Origin and Development of Earth's Atmosphere

  • Thread starter M.T.
  • Start date
  • #1
3
0

Main Question or Discussion Point

Hello, I'm a newbie so please tell me if I'm doing anything wrong :)

I am working on a portfolio for school and I have chosen the topic "Air". As I was all set and ready to start, I realized that I didn't know the first thing about air. By now I know that what we call "air" is in fact the atmosphere surrounding the earth... and that's as far as wikipedia could help me. But the amount of my remaining questions scrapes infinity, so I would be very thankful if somebody could answer even some of them:
When has this athmosphere started to exist? Was there a time when the earth existed without an atmosphere around it? Do these gases also exist somewhere outside earth's atmosphere? If that's the case, could it be that those gases were "pulled down" to earth? Or is it that rather than being pulled down to it, the earth "emitted" those gases? If so, does the earth still emit gases (maybe even "new" gases)?
Has the atmosphere changed and is it going to change over the years? If yes, did organisms also change according to the atmosphere? Or did the atmosphere change according to the organisms?
Do other planets have an atmosphere? And, I hardly dare to ask, what about stars, meteors and the like?
Could we, willingly, change or influence the atmosphere and is this bascially what everbody calls global warming?

Thank you in advance :)
(Sorry, if my English seems a bit weird, it's not my mother tongue)
 

Answers and Replies

  • #2
2,685
20
Well the wikipedia page has everything you need. So I'm not sure why you say it couldn't help you?

I just skimmed through it and it's perfect. It answers all of the questions you've put above.

http://en.wikipedia.org/wiki/Atmosphere_of_Earth

It even has a section outlining the 'history' of the atmosphere.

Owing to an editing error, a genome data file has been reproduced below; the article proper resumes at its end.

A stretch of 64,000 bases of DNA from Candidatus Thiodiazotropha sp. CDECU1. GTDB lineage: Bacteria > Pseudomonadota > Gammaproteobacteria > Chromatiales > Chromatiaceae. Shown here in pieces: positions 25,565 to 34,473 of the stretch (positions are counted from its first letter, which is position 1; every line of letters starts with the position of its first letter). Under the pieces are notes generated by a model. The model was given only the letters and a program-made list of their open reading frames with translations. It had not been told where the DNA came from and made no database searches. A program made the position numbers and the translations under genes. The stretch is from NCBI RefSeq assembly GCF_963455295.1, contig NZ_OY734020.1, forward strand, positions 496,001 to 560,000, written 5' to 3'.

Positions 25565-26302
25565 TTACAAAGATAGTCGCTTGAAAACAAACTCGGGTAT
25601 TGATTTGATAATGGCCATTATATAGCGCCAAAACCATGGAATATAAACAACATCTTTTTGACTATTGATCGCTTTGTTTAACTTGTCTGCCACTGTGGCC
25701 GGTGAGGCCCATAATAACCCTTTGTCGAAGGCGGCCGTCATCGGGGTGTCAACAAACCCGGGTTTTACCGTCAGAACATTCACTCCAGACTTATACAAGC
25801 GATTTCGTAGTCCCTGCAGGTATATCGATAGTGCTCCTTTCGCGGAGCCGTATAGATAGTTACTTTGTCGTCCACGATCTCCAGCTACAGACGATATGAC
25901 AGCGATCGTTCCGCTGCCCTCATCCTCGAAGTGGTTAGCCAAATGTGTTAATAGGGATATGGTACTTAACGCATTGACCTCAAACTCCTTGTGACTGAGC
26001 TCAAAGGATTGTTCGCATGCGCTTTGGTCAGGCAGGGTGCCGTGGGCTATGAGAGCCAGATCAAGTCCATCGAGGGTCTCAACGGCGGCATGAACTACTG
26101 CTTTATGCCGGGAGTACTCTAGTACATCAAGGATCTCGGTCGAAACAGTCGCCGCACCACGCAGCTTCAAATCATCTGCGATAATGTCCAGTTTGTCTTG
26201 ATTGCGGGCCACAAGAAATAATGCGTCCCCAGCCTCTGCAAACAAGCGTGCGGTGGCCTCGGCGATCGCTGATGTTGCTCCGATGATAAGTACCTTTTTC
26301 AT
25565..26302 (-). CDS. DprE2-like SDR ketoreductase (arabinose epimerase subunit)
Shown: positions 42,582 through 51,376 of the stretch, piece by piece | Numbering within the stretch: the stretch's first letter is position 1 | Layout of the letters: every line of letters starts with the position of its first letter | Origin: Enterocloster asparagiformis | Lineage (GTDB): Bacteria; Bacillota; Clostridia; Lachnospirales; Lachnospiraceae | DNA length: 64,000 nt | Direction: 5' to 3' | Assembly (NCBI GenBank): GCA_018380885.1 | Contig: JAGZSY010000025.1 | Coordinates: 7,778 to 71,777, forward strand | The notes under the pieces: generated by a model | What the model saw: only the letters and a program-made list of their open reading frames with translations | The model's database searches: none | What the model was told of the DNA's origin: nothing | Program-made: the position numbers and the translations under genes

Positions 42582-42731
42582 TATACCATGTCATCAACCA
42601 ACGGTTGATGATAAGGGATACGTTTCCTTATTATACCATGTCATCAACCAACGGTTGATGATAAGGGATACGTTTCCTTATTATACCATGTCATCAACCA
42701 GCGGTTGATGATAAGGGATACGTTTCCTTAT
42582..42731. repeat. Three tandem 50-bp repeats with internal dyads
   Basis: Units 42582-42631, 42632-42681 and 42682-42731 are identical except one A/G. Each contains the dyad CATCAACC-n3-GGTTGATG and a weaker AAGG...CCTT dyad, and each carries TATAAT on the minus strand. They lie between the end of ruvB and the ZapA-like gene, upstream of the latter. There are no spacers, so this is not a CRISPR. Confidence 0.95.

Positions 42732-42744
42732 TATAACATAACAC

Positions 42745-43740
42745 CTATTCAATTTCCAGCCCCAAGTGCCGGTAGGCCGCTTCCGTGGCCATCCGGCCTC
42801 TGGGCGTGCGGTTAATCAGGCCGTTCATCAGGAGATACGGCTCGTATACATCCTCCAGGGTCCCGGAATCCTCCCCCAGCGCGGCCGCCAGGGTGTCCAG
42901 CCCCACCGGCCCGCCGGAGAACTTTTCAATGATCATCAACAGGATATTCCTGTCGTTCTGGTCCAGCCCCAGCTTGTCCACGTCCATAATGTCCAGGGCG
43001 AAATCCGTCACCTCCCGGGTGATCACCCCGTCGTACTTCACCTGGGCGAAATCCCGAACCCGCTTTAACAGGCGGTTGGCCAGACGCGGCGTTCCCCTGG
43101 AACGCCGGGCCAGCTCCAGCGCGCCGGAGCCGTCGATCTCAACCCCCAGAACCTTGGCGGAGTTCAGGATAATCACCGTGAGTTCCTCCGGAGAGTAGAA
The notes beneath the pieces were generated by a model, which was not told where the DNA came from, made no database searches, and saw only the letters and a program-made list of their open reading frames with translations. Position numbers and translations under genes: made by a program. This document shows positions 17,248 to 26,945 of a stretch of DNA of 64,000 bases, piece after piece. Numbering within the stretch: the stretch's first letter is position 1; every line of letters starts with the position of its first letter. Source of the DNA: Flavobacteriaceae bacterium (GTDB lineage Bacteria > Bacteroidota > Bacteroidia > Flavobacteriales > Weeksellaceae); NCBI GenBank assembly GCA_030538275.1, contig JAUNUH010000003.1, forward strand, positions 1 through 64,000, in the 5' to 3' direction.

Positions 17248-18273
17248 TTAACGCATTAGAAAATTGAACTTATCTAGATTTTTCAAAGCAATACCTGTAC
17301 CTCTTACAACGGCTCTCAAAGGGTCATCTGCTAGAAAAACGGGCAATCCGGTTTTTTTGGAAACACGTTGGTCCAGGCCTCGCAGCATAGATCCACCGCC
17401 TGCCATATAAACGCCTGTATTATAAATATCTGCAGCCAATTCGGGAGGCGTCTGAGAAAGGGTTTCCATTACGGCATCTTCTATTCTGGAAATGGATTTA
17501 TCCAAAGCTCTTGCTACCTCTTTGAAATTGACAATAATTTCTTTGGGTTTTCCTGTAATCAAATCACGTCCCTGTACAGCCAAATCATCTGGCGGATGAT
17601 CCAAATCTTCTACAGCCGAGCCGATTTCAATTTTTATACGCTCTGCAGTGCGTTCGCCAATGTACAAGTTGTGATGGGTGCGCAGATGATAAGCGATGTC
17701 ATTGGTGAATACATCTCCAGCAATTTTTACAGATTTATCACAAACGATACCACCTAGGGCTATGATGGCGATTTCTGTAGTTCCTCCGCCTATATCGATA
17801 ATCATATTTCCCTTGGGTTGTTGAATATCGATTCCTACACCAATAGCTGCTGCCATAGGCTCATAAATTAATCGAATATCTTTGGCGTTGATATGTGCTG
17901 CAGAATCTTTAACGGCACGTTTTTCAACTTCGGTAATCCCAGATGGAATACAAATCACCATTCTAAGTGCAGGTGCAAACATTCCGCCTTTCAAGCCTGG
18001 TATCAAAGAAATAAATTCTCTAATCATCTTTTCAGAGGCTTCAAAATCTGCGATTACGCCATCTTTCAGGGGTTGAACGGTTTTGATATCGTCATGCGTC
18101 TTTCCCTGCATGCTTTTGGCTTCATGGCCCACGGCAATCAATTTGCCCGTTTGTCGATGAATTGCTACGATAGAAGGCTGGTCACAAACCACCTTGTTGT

Just a nice long bit of reading for you, no one here will summarise it down to save you the time.
 
  • #3
5,439
7
Hello MT and welcome to PF.

These are all very good questions for a school boy or girl.

I must tell you that we do not have definite answers for all of them.

First the question of did Eath always have an atmosphere?
Well that depends upon which theory you believe about how Earth was formed. But probably not.

Was the atmosphere always as it is is now?

Again there are several theories, but again probably not.
Modern theories have the early atmosphere with little or no oxygen, just nitrogen, carbon dioxide and perhaps some water vapour plus various volcanic gasses and dusts.

Did life have any part to play?

Modern theories suggest that about 3000 million years ago very primitive organisms called stomatolites started using carbon dioxide (which was at a much higher level than today)and water to form cellular material and releasing oxygen.

I think these are the key points. Others here with greater knowledge than mine my chip in with more detail.

go well
 
  • #4
5,439
7
I wonder how MT is getting on with his (her) project.

I do hope we haven't frightened off a budding scientist.
 
  • #5
3
0
No, I am in fact more hyped up about the topic than ever - I just happened to have no internet for the past few days. Thank you for your answers and your kind concern :)